Billy Collins

(22 March 1941 - / New York City)


Poem by Billy Collins

Sometimes the notes are ferocious,
skirmishes against the author
raging along the borders of every page
in tiny black script.
If I could just get my hands on you,
Kierkegaard, or Conor Cruise O'Brien,
they seem to say,
I would bolt the door and beat some logic into your head.

Other comments are more offhand, dismissive -
'Nonsense.' 'Please! ' 'HA! ! ' -
that kind of thing.
I remember once looking up from my reading,
my thumb as a bookmark,
trying to imagine what the person must look like
why wrote 'Don't be a ninny'
alongside a paragraph in The Life of Emily Dickinson.

Students are more modest
needing to leave only their splayed footprints
along the shore of the page.
One scrawls 'Metaphor' next to a stanza of Eliot's.
Another notes the presence of 'Irony'
fifty times outside the paragraphs of A Modest Proposal.

Or they are fans who cheer from the empty bleachers,
Hands cupped around their mouths.
'Absolutely,' they shout
to Duns Scotus and James Baldwin.
'Yes.' 'Bull's-eye.' 'My man! '
Check marks, asterisks, and exclamation points
rain down along the sidelines.

And if you have managed to graduate from college
without ever having written 'Man vs. Nature'
in a margin, perhaps now
is the time to take one step forward.

We have all seized the white perimeter as our own
and reached for a pen if only to show
we did not just laze in an armchair turning pages;
we pressed a thought into the wayside,
planted an impression along the verge.

Even Irish monks in their cold scriptoria
jotted along the borders of the Gospels
brief asides about the pains of copying,
a bird signing near their window,
or the sunlight that illuminated their page-
anonymous men catching a ride into the future
on a vessel more lasting than themselves.

And you have not read Joshua Reynolds,
they say, until you have read him
enwreathed with Blake's furious scribbling.

Yet the one I think of most often,
the one that dangles from me like a locket,
was written in the copy of Catcher in the Rye
I borrowed from the local library
one slow, hot summer.
I was just beginning high school then,
reading books on a davenport in my parents' living room,
and I cannot tell you
how vastly my loneliness was deepened,
how poignant and amplified the world before me seemed,
when I found on one page

A few greasy looking smears
and next to them, written in soft pencil-
by a beautiful girl, I could tell,
whom I would never meet-
'Pardon the egg salad stains, but I'm in love.'

Comments about Marginalia by Billy Collins

  • Elvis (9/24/2018 6:49:00 PM)

    It's a bird 'singing' near a window, not 'signing' near a window. It really interrupts the flow and spoiled the whole thing for me - especially on a literature site.(Report)Reply

    1 person liked.
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  • Tony C. Faversham (9/15/2018 5:57:00 PM)

    My Man! Absolutely! Love it!(Report)Reply

    0 person liked.
    1 person did not like.
  • Randy Kaplan (8/5/2018 9:45:00 PM)

    There are several misprints and careless transcriptions here. For the original text as it was printed, please see: https: // volume=167&issue=5&page=5(Report)Reply

    0 person liked.
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  • Michael Burke (3/4/2018 3:37:00 PM)


    0 person liked.
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  • Ankit Ramteke (3/28/2016 10:09:00 AM)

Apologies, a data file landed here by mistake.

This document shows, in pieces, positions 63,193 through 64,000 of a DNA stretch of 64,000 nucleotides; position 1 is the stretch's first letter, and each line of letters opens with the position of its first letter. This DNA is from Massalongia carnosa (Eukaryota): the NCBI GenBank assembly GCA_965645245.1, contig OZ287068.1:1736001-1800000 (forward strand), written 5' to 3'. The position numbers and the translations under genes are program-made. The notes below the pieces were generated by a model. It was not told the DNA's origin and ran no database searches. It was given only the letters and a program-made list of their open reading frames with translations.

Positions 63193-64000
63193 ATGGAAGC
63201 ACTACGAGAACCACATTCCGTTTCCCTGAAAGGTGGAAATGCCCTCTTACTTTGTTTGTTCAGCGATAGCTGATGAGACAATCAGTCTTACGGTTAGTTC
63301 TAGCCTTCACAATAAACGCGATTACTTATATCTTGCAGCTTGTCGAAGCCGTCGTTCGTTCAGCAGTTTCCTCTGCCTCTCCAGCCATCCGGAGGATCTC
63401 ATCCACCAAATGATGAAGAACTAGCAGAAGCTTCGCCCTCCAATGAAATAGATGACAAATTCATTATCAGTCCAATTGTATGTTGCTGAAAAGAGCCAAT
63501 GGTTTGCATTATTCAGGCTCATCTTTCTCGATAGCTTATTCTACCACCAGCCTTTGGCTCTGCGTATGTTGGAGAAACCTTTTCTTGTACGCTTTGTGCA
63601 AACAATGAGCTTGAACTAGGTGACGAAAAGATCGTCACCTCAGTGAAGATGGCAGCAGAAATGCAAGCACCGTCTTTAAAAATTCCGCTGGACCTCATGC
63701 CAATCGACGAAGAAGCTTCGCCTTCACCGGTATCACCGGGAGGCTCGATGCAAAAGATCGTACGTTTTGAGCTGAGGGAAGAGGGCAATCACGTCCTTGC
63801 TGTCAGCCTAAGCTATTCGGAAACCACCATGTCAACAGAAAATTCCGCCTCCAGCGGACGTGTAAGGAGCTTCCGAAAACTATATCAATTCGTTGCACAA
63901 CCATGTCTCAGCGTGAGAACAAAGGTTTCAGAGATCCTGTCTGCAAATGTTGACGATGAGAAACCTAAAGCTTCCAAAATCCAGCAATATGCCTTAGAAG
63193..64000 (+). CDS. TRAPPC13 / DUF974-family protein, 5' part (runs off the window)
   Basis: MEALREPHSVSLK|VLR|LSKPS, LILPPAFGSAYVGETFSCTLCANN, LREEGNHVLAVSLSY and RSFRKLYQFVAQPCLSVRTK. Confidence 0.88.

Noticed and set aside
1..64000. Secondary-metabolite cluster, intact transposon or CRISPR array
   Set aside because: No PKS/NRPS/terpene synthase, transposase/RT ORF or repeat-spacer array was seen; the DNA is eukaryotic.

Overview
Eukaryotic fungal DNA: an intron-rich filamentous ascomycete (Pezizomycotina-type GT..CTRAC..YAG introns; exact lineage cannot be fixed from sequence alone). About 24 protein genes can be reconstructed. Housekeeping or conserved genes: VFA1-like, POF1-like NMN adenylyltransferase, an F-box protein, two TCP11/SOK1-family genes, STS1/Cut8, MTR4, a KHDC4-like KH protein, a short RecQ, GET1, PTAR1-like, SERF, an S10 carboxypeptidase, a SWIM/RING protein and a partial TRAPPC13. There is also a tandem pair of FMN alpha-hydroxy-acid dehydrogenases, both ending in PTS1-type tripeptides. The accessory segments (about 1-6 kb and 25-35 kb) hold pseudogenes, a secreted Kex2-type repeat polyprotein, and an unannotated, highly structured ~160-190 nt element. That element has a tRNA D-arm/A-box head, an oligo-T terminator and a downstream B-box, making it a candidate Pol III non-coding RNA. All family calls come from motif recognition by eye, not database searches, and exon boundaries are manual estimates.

I am not much into poetry, but by chance when I read this poem, from that time I am in awe of the magic of poetry. Like said in the poem, this poem dangle from me like locket. (Report)Reply

    3 person liked.
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  • Michael Shepherd (8/13/2009 1:56:00 PM)

    Dear Mr Collins

    It was quite by chance
    that I read this poem and so
    I feel I should tell you the occasion.

    It was when I called in to return
    the Salinger – with some regret, but
    it was already overdue several bucks –

    and that middle-aged man with the raincoat,
    always the raincoat, and the wire half-specs
    who hovers vulture-like over the Returned Books trolley
    before the assistant puts them back on the shelves

    grabbed your book and went to his favourite seat
    by the window, with it; but then after a few minutes
    slammed it down on the table and
    looked around the room as if he had made
    the ultimate judgment which would
    be talked about in the Algonquin
    in hushed awe between the slightly
    less famous.

    and I’d just like to say I think his judgment
    was on the harsh side. I hope
    your memory of my egg salad stain
    which you turned so nicely into a poem
    doesn’t spoil our meeting some time
    in the library for which I’m sure
    you’re as grateful as I am.

    Yrs, E.Dickinson (Miss)(Report)Reply

    F. Armstong Green(8/31/2019 6:52:00 PM)

    Really good, Miss E.

    22 person liked.
    7 person did not like.
  • Ladidah Poipose (8/5/2005 12:40:00 PM)

    I enjoy your light hand - I see your images as lovely watercolors - a minature of the page with the note on it in soft pencil in a locket around your throat! ! ..I'm in love! !

    Thank you so much!

    Miss Lah di(Report)Reply

    9 person liked.
    6 person did not like.
  • Michael Shepherd (3/18/2005 2:10:00 PM)

    ...though I'd write it in the margin to share his triumphal ride to posterity if Our Webmaster Whom God Preserve could fix it for me - Joyous.(Report)Reply

    8 person liked.
    4 person did not like.
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Read poems about / on: graduate, irony, metaphor, school, future, girl, sometimes, summer, beautiful, remember, nature, rain

Poem Submitted: Monday, January 13, 2003

Poem Edited: Friday, July 27, 2012

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